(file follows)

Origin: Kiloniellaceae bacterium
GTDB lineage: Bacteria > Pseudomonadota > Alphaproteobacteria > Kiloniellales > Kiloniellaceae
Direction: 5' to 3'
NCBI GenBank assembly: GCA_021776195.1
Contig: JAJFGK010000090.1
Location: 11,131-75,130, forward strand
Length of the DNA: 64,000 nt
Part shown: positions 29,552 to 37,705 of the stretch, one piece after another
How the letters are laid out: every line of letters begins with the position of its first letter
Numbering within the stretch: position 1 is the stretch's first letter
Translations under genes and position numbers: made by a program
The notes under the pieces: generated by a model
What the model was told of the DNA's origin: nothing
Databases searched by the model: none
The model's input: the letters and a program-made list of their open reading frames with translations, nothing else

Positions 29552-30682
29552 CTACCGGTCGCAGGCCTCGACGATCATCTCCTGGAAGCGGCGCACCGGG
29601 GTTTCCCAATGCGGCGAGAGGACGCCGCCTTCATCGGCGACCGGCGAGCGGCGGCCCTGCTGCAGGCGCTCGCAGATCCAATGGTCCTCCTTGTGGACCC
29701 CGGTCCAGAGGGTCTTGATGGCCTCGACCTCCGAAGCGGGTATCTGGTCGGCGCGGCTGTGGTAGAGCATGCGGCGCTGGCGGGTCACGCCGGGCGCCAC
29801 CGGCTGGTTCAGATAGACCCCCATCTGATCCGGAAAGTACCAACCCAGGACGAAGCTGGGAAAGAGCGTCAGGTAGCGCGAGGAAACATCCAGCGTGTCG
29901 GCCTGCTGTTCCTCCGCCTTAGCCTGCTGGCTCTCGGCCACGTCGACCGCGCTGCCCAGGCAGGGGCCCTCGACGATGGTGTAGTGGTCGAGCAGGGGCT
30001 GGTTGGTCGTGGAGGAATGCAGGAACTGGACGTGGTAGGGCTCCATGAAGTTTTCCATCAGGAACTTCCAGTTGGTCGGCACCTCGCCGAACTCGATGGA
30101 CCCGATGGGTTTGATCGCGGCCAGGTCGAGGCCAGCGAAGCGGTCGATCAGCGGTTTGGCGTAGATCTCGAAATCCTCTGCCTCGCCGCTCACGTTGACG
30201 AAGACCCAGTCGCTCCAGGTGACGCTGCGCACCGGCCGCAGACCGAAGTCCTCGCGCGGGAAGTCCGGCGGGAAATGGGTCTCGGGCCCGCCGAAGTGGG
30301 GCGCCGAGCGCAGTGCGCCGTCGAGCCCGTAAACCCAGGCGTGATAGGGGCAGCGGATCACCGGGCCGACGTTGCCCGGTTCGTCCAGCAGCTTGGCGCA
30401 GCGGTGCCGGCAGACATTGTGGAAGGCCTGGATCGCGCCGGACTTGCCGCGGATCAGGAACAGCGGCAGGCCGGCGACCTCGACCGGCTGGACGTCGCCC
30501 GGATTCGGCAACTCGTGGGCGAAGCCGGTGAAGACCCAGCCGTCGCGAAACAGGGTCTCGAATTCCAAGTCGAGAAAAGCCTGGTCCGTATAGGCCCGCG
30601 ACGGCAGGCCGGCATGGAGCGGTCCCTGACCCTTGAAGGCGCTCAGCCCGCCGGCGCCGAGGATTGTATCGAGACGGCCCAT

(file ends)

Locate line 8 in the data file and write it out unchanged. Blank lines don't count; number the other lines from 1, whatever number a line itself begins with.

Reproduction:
Part shown: positions 29,552 to 37,705 of the stretch, one piece after another